I pray for Father MacRae, and for all those priests falsely accused, who carry their crosses with dignity.

  2. VexillaRegis says:

    wmeyer: You put it very well, thank you.

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  4. chantgirl says:

    I frankly don’t understand how this was even brought to trial, as no physical evidence is mentioned, no polygraphs, no witnesses to the alleged crimes. How could a jury have no reasonable doubt in this case? Is this a situation of anti-Catholic bigotry?

  5. Cantor says:

    It seems unusual that Father says Mass in his prison cell. Did the Church try him as well and find him innocent of the charges? Could information from that trial be introduced in civilian court?

    Chantgirl – 18 years ago the accepted mantra was that children never lie about such things. Just ask the McMartin Preschool staff.

  6. wmeyer says:

    chantgirl, I think that the approach to the accusation of priests in such cases is best viewed as identical to the hysteria which accompanied the witch trials. Or that of St. Joan.

    The verdict is predetermined; it remains only to fit the testimony to the verdict. One way or another.

  7. Hidden One says:

    Chantgirl, Fr. MacRae did undergo multiple polygraph tests. According to them, he is innocent.

  8. rodin says:

    There have been a number of cases that have caused me to question the justice of our judicial system.

  9. Charles E Flynn says:

    The Wikipedia article Day-care sex-abuse hysteria has an external link (bottom of the page) to an interview with author Dorothy Rabinowitz.

  10. Basher says:

    rodin said:

    There have been a number of cases that have caused me to question the justice of our judicial system.

    I was involved one time in a minor civil lawsuit, and just that experience convinced me that the justice system is anything but just. Do whatever you must to stay out of it. It destroys everyone who falls into its maw.

  11. benedetta says:

    It reminds me of the long and difficult road “Hurricane” Carter had to endure to establish his innocence.

  12. StJude says:

    I had never heard of this case. Wow. I dont understand how anyone could do this to another human being…. especially a Priest.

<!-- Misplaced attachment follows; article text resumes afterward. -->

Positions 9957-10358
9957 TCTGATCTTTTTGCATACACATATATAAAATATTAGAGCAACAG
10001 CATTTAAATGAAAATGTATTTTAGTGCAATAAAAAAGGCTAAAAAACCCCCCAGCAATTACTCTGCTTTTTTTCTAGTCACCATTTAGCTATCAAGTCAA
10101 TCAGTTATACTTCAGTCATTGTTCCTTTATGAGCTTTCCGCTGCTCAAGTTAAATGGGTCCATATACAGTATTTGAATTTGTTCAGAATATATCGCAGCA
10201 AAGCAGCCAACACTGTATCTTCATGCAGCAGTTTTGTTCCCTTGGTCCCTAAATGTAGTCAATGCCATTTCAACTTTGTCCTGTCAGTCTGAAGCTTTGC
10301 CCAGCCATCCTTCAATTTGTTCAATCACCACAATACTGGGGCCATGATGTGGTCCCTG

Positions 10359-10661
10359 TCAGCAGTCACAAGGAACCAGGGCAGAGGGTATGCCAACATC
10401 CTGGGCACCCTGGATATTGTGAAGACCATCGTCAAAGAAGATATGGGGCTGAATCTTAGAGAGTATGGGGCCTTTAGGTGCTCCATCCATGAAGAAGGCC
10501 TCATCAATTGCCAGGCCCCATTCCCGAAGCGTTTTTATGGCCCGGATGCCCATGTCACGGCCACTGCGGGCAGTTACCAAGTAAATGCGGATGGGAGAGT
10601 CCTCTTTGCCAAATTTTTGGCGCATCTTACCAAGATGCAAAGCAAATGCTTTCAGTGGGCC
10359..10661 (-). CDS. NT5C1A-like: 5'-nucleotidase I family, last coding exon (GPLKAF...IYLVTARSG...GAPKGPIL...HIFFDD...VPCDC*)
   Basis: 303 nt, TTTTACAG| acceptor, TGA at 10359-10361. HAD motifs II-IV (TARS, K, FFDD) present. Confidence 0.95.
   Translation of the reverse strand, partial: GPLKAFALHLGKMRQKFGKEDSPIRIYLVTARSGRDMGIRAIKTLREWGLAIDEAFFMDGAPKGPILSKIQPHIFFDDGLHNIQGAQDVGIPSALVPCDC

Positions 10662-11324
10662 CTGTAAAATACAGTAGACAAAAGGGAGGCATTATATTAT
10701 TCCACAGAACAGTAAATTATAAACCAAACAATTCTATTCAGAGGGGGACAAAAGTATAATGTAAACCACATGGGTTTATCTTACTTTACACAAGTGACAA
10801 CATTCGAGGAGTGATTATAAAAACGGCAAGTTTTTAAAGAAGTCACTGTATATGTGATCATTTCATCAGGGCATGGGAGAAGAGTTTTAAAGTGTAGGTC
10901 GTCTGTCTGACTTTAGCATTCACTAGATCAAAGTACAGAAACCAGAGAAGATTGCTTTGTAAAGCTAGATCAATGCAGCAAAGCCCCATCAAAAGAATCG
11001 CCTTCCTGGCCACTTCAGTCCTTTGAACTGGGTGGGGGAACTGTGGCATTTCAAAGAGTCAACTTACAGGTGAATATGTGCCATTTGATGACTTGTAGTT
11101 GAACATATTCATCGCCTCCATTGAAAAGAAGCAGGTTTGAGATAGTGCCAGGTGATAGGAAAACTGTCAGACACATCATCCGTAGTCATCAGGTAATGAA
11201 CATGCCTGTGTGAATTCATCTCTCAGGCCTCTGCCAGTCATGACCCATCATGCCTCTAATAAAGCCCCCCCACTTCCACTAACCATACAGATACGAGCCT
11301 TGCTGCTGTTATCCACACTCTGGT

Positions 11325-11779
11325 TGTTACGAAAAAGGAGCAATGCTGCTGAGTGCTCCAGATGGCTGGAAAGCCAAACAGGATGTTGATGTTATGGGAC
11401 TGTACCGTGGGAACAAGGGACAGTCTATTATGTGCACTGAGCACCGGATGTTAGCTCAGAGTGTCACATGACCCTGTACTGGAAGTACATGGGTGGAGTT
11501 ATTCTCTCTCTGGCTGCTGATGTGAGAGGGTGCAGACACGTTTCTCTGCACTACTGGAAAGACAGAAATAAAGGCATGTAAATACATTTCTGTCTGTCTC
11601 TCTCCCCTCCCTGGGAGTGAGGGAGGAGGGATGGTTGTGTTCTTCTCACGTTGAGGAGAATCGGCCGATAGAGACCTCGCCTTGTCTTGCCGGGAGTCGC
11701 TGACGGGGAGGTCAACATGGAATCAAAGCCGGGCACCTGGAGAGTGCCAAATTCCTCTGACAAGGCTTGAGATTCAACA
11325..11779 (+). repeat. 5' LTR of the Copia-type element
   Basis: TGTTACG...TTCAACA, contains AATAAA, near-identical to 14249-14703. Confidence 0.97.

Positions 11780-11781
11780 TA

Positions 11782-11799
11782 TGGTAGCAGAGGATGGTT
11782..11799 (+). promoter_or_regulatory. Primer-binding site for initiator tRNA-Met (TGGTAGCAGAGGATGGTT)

13. Matt R says:

    If you were unfamiliar with Fr MacRae’s case beforehand, make sure you read his blog as well as the blog of Fr George Byers, who comments here as Holy Souls Hermitage.

  14. donato2 says:

    This topic is of interest to me not because the accused is a priest. There are thousands — literally thousands — of innocent people who are in prison today due to false sexual molestation. No one can say with any precision how many there are. However, studies have shown that between 6% and 35% of sexual molestation convictions are of innocent people. The sentences that they are serving are typically very long . It should be a national scandal but it isn’t because the hysteria that leads to these false convictions prevails over our culture generally.

  15. I have just spent a considerable amount of time reading about this and I find the cowardice that seems to permeate even the highest levels of our Church very disturbing. I hope the next generation of bishops takes an entirely different approach to things and makes a pointed effort not to imitate the example of our leaders of perhaps the last 100 years. Sometimes the Church behaves no differently than a multinational conglomerate– sometimes she behaves no differently than her sworn enemies. If that doesn’t stop, why should she have any credibility? What can we do to rid ourselves of this corporate mentality once and for all?

  16. Liz says:

    This IS important and I am glad you posted it, Father Z. Fr. MacRae’s case is so important. The injustice in his case is mind-boggling, and we have to do all we can to get him out of prison. Fr. MacRae has suffered out of love for Holy Mother church, and he has done amazing things both inside and outside of the prison walls. Simply for that reason we must pray and do all we can for Fr. MacRae. I hope people will pray for him and donate to his defense on his website.

    But it seems that there is so much more behind all of this as is being discovered and unraveled over at I think of what Cardinal Avery Dulles wrote:

    Cardinal Dulles wrote in 2005:

    “Someday your story and that of your fellow sufferers will come to light and will be instrumental in a reform. Your writing, which is clear, eloquent, and spiritually sound will be a monument to your trials.”

    I think the “someday” that Cardinal Dulles referred to is here. I am happy that this seems to be finally receiving a wider audience and for the many people who have helped get out this story.

  17. StJude says:

    Matt R. Thank you.. I will read up.

  18. catholiccomelately says:

    I pray about theses situations often: for those who are falsely accused and imprisoned, that they be vindicated. For those who have committed heinous acts out of the sight of others, that they be brought to justice on this earth or by the Father; for those who have been violated, that they may be succored by the Father; for those who have falsely accused others, that they may repent; and for all of us, that the mercy and justice of the Father may be our guide and our hope.
    Father Mc Rae, may God continue to strengthen and uphold you.

  19. jeff says:

    I “shared” the WSJ article on Facebook in order to boost the article’s stats and let the “powers that be” know that a lot of people are very unhappy about this travesty of justice.